THE GERMANS' UNLIMITED SUBMARINE WAR
On January 31, 1917, the Germans declared unlimited submarine war on all shipping of every nationality approaching Allied ports.
On February 2, I received in New York the following memorandum from the German Embassy in Washington. To me, the crucial paragraph was:
From February 1, 1917, sea traffic will be stopped with every available weapon and without further notice in the following blockade zones around Great Britain and France, Italy, and in the Eastern Mediterranean. . . .
The notice went on to define in detail the zones where ships would be sunk without warning. The Germans' declaration closed all our approaches to Rotterdam from British ports. The orders did provide a passage through the German mine fields in the North Sea-on condition that the ships proceed from neutral ports directly to Holland without calling at British ports. The Germans further provided that neutral ships near their destinations "will be spared during a suitable time" (later defined as no later than February 4 and thus, as far as we were concerned, a deadline of forty-eight hours).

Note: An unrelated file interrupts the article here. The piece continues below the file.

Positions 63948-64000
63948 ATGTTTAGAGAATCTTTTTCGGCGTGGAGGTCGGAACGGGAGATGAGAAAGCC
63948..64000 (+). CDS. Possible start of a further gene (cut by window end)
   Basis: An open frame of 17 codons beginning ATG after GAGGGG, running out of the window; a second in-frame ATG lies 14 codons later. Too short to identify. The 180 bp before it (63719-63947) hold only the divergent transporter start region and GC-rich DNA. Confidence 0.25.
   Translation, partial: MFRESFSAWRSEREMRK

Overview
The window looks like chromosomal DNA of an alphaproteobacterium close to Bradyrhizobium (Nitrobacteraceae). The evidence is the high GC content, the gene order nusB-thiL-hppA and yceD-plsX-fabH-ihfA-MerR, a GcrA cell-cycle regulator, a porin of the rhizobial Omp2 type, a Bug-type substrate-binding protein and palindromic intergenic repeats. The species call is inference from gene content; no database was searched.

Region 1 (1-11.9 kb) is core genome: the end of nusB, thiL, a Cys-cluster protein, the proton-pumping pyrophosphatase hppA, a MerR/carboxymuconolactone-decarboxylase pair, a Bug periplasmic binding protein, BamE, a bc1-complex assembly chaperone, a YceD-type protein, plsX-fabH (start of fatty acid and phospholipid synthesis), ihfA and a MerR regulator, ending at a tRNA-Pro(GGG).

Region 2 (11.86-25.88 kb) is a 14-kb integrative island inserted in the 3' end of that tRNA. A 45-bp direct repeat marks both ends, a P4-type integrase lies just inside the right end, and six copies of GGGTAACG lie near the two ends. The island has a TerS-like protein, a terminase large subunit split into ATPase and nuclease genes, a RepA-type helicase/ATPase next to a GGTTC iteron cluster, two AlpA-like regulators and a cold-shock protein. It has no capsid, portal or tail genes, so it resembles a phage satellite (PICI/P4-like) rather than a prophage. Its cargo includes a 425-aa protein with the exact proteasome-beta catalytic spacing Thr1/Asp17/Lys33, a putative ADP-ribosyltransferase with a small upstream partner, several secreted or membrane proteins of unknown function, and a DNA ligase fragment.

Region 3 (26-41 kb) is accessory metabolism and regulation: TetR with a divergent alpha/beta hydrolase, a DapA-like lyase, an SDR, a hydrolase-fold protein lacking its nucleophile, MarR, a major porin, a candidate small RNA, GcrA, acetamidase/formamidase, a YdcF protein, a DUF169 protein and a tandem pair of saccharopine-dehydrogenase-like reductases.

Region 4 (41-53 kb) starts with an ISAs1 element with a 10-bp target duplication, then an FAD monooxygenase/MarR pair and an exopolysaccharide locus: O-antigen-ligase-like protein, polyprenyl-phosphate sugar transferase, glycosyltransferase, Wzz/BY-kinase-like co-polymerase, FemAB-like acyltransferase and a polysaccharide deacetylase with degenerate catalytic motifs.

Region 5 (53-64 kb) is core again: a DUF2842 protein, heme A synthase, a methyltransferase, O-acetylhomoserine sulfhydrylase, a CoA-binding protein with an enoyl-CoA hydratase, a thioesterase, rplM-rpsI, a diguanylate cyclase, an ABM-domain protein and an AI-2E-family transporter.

We also received on February 2 the following from our Director in Brussels, through our Rotterdam office, confirming, in more detail, the German declaration: